Ganesh Vinekan’s Thaen opened with a few beautiful air shots from Hill Kurinji Station, building a background where the protruding character is located. The lives of several residents in the forest and their work, including the Velu (Tharun). Where he produces a life with bees.
Poonkodi (abarnati), another resident of the stuff:
Whose father was treated by the Velu, fell in love with him? The couple gradually decided to lead a life with the commemoration of the village head and others on the hill. After several years of marriage happiness, including a girl’s birth, the couple got a surprise in their lives.
Everything gets worse when the Velu brings Poonkodi to a government hospital in the city. Especially by someone in the hospital, the Velu. Who does not have a valid document to prove its citizenship and rights, struggling to take advantage of its treatment. Can he save his wife?
Tharun and Abarnathi exhibited the required emotions – the first successfully conveyed his vulnerability through his expression and language.
The fate of the illiterate man who has no evidence to prove his citizenship in the democracy. Its various malpractices involved in obtaining different ID cards. Apart from men’s and women’s direction, this film does not have many leading roles.
Except for Lakshhman’s Bava, which makes his presence felt in all scenes that appear.
The dialogue is witty and hitting hard about the government identifying its citizens is quite interesting. This film has combined several actual life incidents to spice up emotions, although it only works in several scenes, thanks to the melodrama’s overdose. That affects the overall impact of the plot.
On the technical front, MINEAL S KUMAR is prominent, thanks to the fantastic shot, catching the beauty of Bukit Kurinji. Thangadurai’s constant dialogue towards the final part of the film is worth mentioning.
Thaen Ganesh Vinayang is an underdog fight against a flawed system. The protagonist, the Velu, is a greedy corporate victim and danger caused by their factory.
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Thaen is not the first Tamil film with this storyline in essence, so the novelty is not the main pull here. When the narrative is predictable, it is a show and manufacture that keeps the audience invest.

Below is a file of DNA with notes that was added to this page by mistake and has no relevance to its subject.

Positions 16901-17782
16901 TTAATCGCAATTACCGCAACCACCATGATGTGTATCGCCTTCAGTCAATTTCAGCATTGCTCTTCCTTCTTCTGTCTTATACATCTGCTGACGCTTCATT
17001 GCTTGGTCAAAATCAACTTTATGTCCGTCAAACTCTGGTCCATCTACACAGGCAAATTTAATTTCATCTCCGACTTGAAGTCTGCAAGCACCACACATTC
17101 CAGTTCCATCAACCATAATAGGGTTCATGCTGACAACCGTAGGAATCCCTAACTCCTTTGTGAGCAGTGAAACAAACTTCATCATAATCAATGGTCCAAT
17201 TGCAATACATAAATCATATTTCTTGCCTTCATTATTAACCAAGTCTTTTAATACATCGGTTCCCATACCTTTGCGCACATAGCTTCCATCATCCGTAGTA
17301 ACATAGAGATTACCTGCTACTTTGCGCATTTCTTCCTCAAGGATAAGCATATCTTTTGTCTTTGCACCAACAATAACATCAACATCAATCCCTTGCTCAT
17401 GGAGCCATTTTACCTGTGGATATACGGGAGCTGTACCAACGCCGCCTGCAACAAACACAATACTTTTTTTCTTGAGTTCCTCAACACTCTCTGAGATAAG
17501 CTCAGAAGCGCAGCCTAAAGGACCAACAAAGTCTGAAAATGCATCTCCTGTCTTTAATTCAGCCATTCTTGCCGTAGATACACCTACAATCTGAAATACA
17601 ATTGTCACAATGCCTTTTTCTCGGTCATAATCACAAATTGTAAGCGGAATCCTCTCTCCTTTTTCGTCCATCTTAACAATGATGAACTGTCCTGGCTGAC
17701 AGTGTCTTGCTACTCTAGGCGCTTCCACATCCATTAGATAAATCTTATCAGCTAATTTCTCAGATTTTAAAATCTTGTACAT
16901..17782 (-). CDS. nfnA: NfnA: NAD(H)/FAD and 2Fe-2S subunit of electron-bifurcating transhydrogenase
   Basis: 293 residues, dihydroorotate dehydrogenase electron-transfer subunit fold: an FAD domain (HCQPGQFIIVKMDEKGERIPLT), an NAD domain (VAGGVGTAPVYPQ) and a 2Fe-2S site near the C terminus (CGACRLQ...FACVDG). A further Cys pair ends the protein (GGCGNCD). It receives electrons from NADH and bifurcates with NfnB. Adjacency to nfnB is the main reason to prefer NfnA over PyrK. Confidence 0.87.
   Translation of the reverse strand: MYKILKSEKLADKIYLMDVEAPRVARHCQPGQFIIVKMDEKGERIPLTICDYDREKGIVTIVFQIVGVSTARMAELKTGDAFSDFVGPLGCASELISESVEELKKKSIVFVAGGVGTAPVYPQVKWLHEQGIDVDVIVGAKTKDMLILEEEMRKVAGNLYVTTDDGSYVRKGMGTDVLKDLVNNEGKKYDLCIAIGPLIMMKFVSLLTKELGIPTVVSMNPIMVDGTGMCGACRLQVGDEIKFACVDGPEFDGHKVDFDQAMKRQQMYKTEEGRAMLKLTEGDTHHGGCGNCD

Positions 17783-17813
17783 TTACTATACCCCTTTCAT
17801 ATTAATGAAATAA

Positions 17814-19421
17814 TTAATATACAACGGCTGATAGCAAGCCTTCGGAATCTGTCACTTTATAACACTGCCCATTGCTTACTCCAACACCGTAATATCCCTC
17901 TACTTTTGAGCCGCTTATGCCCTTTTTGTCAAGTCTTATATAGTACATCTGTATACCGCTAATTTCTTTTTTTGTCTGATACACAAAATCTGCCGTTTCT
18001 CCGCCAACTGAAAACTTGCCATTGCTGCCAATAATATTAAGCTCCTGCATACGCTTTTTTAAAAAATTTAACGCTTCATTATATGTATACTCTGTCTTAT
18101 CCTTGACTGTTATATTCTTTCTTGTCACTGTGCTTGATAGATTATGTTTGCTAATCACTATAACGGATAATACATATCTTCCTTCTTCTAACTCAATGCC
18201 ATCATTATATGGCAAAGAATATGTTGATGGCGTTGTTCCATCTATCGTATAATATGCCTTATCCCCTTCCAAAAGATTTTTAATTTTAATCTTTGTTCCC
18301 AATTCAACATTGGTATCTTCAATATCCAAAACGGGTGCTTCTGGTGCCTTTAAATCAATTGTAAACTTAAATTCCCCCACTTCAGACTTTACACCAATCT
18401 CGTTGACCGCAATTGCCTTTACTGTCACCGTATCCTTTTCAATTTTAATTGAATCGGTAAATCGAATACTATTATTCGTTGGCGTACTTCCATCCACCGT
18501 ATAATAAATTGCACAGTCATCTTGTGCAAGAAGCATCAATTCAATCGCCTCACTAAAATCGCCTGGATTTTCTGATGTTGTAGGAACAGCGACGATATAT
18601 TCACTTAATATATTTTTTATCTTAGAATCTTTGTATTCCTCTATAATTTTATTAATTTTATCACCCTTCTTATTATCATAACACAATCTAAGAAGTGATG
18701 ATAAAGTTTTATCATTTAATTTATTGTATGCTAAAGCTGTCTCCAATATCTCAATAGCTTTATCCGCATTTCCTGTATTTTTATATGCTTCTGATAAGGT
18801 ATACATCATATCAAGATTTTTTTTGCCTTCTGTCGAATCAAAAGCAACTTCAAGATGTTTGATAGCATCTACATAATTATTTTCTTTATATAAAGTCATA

But here, despite being able to lead the actor, there is a termination. Between the audience and film because of the problem with direction. We saw the Tharun Velu strike, and Poonkodi Abarnadhi stretched in pain for several scenes, but their pain hardly touched us.
Sometimes we feel we don’t know enough characters to grieve with them:
Later, we are just confused by how everyone they crossed paths is evil. Kurinji Malai, Bukit-Top village couple living, is their Eden in a certain sense.
Just like Adam and Eve, who were safe in their garden, went through suffering as soon as they went down to earth, the Velu and Poonkodi met many demons after leaving their residence.
Things turned into cruel and unrealistic, and from VAO to ambulance drivers, everyone they met treats them with excess hatred. Even good, which offers a helpful couple, change their minds in the next scene without reason.
For most of the second half, Poonkodi was said to have a terrible disease. But I wondered why I did not even disclose it to the audience until the last action.
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Giving us some detail of his illness, instead of just showing us a random shot from him writhing in pain, might get our sympathy.
It also frustrates how filmmakers who represent the victims’ rights in the anti-establishment film failed miserably in describing their names. In Ganesh, everyone who wore pants was terrible, and the English people who spoke were a symbol of the crime.